she provides food for her family
and portions for her female servants.
 She considers a field and buys it;
out of her earnings she plants a vineyard.
 She sets about her work vigorously;
her arms are strong for her tasks.
Have you heard you men say, “Wow, look at her. She selects wool and flax, and works with eager hands”? Or, “What a girl! She considers a field and buys it. She also has strong arms”? What am I saying? There’s a proper way of education for young people, especially how a young man should look at a woman and consider a wife. A noble woman brings respect and honor to her husband and is deserving of praise and honor herself.
Look at verses 20-22.
 Her brother Absalom said to her, “Has that Amnon, your brother, been with you? Be quiet for now, my sister; he is your brother. Don’t take this thing to heart.” And Tamar lived in her brother Absalom’s house, a desolate woman.
 When King David heard all this, he was furious.  And Absalom never said a word to Amnon, either good or bad; he hated Amnon because he had disgraced his sister Tamar.
He knew what had happened. He tried to comfort her. He told her to not take this thing to heart, but that’s exactly what he did. But when David hears about it, he’s just furious. And that’s it. He doesn’t do anything about it.
I’ve heard a lot of talk of what David could have done or should have done. It stands out that he doesn’t do anything about this situation, either for Tamar or Amnon. He had been a quick tempered and righteous man. However, after being exposed of his own sins, he became much slower to respond to others.
There was a law about rape.
Deuteronomy 22:28-29 say,
 If a man happens to meet a virgin who is not pledged to be married and rapes her and they are discovered,  he shall pay her father fifty shekels of silver. He must marry the young woman, for he has violated her. He can never divorce her as long as he lives.
He had to marry the girl he raped. It may sound strange that a victim of rape should marry her rapist. It’s challenging. But we do see the law putting responsibility on the man so that a man should not act on his fleshly desires however he wants. He has to be responsible for what he has done. It is also a deterrent, but such commitment and responsibility can be a huge deterrent to a young man. And in this way it also protects the woman from being desolate (which is just what happened to Tamar). Although the law permitted divorce, it did not in this case for these obvious reasons.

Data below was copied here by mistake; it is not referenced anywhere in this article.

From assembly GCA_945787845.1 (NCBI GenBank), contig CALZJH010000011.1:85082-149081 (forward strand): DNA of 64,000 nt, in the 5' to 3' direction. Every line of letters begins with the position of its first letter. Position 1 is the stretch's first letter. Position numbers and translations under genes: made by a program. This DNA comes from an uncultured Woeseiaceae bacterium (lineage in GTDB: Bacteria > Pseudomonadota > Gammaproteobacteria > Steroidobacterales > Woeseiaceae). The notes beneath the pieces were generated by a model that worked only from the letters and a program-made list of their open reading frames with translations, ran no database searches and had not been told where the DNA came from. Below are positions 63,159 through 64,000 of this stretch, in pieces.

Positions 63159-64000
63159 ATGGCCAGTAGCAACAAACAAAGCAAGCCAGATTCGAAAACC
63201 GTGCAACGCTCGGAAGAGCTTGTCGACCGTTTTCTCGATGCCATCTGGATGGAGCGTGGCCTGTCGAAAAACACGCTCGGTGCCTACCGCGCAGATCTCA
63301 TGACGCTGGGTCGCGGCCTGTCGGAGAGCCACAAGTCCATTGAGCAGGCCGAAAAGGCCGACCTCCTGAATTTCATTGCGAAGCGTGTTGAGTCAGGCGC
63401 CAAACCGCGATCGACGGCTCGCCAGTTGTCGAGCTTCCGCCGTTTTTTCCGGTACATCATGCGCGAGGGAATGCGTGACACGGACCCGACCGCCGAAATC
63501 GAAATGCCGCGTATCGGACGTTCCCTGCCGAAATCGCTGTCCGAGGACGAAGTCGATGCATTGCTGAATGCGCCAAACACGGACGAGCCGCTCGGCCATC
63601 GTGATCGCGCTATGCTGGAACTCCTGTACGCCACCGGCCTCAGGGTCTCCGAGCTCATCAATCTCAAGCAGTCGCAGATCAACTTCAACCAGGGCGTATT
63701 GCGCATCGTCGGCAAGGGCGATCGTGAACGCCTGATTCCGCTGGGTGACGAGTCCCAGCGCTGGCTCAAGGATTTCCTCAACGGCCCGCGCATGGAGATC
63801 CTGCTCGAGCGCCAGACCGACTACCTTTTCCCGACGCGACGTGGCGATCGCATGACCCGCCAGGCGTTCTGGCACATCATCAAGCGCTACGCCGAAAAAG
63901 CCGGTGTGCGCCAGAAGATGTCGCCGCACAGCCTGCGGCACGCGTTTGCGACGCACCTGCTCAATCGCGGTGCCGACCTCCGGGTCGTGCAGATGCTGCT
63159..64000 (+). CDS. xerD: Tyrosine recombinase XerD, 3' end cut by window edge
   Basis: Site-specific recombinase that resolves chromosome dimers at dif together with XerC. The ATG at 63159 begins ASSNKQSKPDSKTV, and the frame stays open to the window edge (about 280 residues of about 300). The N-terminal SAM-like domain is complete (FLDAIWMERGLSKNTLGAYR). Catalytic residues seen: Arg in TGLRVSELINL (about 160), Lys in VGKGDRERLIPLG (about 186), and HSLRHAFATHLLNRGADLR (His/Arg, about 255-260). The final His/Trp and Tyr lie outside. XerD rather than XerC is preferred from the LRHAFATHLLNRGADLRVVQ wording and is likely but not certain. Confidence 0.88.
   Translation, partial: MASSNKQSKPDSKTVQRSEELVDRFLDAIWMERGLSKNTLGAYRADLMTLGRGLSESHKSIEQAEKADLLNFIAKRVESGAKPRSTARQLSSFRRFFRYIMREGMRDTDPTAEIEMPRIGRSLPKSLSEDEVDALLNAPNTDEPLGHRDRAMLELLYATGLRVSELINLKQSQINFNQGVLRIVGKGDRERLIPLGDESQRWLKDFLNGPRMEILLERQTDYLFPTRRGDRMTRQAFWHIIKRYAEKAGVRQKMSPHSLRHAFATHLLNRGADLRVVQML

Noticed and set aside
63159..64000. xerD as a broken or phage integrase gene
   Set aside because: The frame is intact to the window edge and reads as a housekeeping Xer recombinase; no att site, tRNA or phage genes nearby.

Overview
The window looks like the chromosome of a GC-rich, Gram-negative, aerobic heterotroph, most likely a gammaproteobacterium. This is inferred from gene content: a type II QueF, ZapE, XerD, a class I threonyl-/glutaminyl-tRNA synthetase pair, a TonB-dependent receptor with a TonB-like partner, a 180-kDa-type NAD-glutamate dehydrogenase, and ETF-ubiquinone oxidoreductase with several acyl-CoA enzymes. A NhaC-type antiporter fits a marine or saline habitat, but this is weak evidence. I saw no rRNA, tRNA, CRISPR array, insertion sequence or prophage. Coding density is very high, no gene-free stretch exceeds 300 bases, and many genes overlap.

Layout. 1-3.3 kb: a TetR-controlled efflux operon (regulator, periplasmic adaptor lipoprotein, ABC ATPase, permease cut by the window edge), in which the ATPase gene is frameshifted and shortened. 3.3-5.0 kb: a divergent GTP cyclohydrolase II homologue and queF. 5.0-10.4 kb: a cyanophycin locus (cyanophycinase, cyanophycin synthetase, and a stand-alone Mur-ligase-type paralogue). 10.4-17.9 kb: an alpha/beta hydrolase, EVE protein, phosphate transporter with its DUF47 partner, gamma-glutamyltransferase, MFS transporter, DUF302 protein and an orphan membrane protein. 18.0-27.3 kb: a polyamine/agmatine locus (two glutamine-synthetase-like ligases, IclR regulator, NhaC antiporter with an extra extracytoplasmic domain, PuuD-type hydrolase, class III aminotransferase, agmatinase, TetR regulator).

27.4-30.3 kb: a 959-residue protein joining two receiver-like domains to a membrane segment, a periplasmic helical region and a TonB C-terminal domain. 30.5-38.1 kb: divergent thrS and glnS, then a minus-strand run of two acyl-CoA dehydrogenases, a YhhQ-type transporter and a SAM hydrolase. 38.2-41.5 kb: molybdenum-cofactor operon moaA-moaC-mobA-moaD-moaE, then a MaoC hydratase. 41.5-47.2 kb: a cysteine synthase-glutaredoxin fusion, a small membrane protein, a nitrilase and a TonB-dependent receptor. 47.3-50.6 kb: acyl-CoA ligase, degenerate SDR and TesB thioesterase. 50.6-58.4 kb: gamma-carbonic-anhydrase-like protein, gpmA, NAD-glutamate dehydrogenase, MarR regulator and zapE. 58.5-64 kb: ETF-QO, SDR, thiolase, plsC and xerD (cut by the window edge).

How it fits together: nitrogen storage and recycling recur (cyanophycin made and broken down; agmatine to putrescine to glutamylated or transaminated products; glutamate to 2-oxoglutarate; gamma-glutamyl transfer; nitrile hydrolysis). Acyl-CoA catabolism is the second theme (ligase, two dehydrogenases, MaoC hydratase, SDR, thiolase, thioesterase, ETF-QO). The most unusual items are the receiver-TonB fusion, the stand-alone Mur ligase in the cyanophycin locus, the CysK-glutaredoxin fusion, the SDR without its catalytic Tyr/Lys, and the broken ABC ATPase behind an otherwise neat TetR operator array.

But it leads Absalom to harbor this hatred for his brother. We can understand how he felt so wronged and the injustice of the situation. Should he just let things go without any recourse?
What is a brother to do? In the book of Genesis, Jacob’s daughter was raped. Her brothers did the same thing. They pretended to get along with the rapist and then at the opportune time they killed not only him, but all the males in the town. Their father also hadn’t done anything about it. When their Jacob complained about their actions, they replied, “Should he have treated our sister like a prostitute?” (Genesis 34:31).
I have a younger sister. I was not a good brother to her, and not really involved in her life. But I didn’t like it when she introduced a boyfriend to us. I always made sure to do my best intimidate and scare the boy off. It was the only times I tried to use my height as an advantage, because her boyfriends were usually short. Once she brought a boy to my mom’s house and said, “I just picked him up from rehab.” So I told her, “Go take him back.”
So, there was no justice. It lead to hatred and then to murder. Sin grew more in the house. Like the rape, it wasn’t on the spur of the moment. It was premeditated murder. We don’t know if Absalom had the intention of hurting David as well, because he kept urging David to come to his party too along with Amnon.
Like Amnon, Absalom didn’t have proper supervision and education about how to deal with anger, hatred, and injustice. Young men also need godly supervision and education. It’s so sad to hear about school shootings. And they’re becoming more frequent. But the attention is usually turned to gun control, rather than self-control.
I also was not educated properly about anger and hatred. The men in my family are short-tempered and proud. My guidance was a story an uncle told me. He was at a carnival with his older brother. They caught one of the vendors cheating them. So the older brother called him out on it. Then the vendor pulled a knife on them. But the older brother only got even more angry. He said, “How dare you threaten me and my family.” Then he chased the guy with the knife and beat him up. That’s what I learned to do if someone threatens your family.
But the Bible teaches us to leave room for God’s justice.
Romans 12:19 says,
Do not take revenge, my dear friends, but leave room for God’s wrath, for it is written: “It is mine to avenge; I will repay,” says the Lord.